Queen update: We had a look in the hive Saturday. I fully expected to find the corpse of our new queen. The Engineer was more optimistic, pointing out our bees have always been fairly mellow, that maybe she’d been accepted.
We were both wrong. She and her attendants were still in the cage. Directly above them was this puff of new comb. They were so light and airy I wasn’t completely sure the cells weren’t paper until I put a match to them.
It’s burr comb. I should have known. A more experienced beekeeper could possibly explain why the bees suddenly decided there was too much space beneath their inner cover, but I can’t.
Thats how burr comb is used – to fill in open space in the hive. This has to do with “bee space,” a concept discovered by Lorenzo Langstroth, who noticed bees fill in spaces less than 1/4″ with propolis and space over 3/8″ with burr comb. He designed hives to accommodate this, and it’s Langstroth hives that are most commonly used in the US.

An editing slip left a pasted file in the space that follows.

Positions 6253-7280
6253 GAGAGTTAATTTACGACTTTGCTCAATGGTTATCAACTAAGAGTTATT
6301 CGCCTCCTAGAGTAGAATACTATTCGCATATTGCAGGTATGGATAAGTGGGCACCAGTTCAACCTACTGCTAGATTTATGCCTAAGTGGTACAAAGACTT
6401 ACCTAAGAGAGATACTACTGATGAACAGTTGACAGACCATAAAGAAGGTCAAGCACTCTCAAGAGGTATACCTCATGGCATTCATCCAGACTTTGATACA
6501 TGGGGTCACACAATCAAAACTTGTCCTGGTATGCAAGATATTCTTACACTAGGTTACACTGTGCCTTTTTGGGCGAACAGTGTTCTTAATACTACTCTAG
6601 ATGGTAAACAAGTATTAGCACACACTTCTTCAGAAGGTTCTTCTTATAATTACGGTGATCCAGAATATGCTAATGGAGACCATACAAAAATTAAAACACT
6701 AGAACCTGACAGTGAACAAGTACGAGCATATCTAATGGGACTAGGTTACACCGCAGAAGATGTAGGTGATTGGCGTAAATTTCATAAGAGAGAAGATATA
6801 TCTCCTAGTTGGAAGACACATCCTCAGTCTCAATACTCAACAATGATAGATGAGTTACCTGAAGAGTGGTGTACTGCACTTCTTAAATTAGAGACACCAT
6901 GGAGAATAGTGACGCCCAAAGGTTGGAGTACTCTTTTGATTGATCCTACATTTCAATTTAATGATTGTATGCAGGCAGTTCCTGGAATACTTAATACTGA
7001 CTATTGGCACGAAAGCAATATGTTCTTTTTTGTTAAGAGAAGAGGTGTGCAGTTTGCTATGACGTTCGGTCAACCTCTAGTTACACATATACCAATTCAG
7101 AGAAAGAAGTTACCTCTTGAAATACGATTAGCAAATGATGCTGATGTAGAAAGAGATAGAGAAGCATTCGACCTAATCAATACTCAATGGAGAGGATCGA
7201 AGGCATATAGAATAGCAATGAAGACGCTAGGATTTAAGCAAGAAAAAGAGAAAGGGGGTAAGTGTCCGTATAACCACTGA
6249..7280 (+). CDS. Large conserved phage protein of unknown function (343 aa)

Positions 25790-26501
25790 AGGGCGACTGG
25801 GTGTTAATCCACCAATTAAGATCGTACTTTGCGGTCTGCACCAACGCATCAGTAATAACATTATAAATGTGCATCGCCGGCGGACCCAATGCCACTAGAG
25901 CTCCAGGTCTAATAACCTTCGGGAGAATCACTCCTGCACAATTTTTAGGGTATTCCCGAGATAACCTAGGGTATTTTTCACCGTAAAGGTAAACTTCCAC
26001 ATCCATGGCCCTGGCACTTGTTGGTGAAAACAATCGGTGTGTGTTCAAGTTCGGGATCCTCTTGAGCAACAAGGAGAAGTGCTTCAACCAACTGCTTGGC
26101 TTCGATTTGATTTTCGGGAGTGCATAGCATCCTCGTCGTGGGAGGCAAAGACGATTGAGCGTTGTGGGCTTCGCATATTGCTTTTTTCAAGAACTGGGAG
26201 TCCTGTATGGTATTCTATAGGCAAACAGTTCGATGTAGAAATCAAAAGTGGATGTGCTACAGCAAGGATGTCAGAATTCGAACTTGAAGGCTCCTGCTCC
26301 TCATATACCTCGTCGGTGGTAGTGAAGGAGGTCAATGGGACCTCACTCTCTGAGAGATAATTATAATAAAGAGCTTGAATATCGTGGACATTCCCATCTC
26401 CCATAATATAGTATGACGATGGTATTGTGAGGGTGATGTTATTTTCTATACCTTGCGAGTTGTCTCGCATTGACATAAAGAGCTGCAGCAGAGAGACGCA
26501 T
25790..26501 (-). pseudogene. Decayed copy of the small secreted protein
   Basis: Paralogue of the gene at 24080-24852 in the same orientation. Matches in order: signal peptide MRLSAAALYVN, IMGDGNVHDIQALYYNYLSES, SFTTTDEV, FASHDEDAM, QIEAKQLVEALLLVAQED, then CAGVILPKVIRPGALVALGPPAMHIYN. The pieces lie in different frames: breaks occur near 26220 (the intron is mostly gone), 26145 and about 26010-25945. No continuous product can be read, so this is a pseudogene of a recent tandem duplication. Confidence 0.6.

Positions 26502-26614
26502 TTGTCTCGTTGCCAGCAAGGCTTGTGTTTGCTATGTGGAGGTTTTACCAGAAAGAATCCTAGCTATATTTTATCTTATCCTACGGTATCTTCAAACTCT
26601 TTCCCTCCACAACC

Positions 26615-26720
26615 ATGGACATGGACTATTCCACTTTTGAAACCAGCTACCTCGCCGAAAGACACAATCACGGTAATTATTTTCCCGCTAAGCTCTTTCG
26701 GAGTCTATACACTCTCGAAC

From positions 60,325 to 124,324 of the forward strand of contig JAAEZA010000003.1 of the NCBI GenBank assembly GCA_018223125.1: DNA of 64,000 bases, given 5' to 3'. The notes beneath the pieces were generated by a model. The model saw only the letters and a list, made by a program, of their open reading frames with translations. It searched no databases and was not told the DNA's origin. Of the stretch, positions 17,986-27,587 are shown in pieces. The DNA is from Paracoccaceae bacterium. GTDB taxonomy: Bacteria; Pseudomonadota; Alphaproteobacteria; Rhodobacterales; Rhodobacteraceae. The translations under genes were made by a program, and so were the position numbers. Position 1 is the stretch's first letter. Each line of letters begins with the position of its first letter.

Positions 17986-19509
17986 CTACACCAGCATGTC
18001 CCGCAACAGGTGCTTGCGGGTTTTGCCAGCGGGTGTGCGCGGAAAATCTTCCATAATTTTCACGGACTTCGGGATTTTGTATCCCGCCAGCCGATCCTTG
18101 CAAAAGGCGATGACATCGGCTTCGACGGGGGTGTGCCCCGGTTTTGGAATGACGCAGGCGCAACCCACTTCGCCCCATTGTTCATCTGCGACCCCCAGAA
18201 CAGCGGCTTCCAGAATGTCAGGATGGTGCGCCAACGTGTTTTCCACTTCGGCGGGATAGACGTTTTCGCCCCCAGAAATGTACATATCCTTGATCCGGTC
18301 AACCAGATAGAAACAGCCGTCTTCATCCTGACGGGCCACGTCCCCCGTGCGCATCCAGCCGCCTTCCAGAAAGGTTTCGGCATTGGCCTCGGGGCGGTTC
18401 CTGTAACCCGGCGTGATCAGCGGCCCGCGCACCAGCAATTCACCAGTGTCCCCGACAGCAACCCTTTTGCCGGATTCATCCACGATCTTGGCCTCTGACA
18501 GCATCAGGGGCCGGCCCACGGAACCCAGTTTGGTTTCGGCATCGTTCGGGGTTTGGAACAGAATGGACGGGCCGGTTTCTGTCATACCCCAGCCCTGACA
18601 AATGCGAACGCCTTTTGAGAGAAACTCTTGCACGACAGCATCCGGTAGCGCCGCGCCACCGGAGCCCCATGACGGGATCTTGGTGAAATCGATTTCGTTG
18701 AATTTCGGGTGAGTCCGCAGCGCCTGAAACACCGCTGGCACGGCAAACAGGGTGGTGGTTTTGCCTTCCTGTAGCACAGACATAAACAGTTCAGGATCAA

But back to our queen quandary.
The the situation in the hive hadn’t changed so we had no reason to feel any more optimistic about her future welfare.
On the other hand, the workers didn’t seem particularly hostile to their would-be monarch. Most didn’t even seem interested.
We debated a few minutes.
The Engineer: “I think we should release her.”
Me: “They’ll kill her.”
The Engineer: “They’ve fed her for ten days. Look at them. They’re not biting the cage or trying to sting her.”
Me: “Well, it’s not like it will make a difference. They’ll probably kill her whatever we do.”
In the end – partly to just get it over – we opened the cage and watched her scurry into the hive.
I fully expect we’ll soon be looking for a nuc in the near future.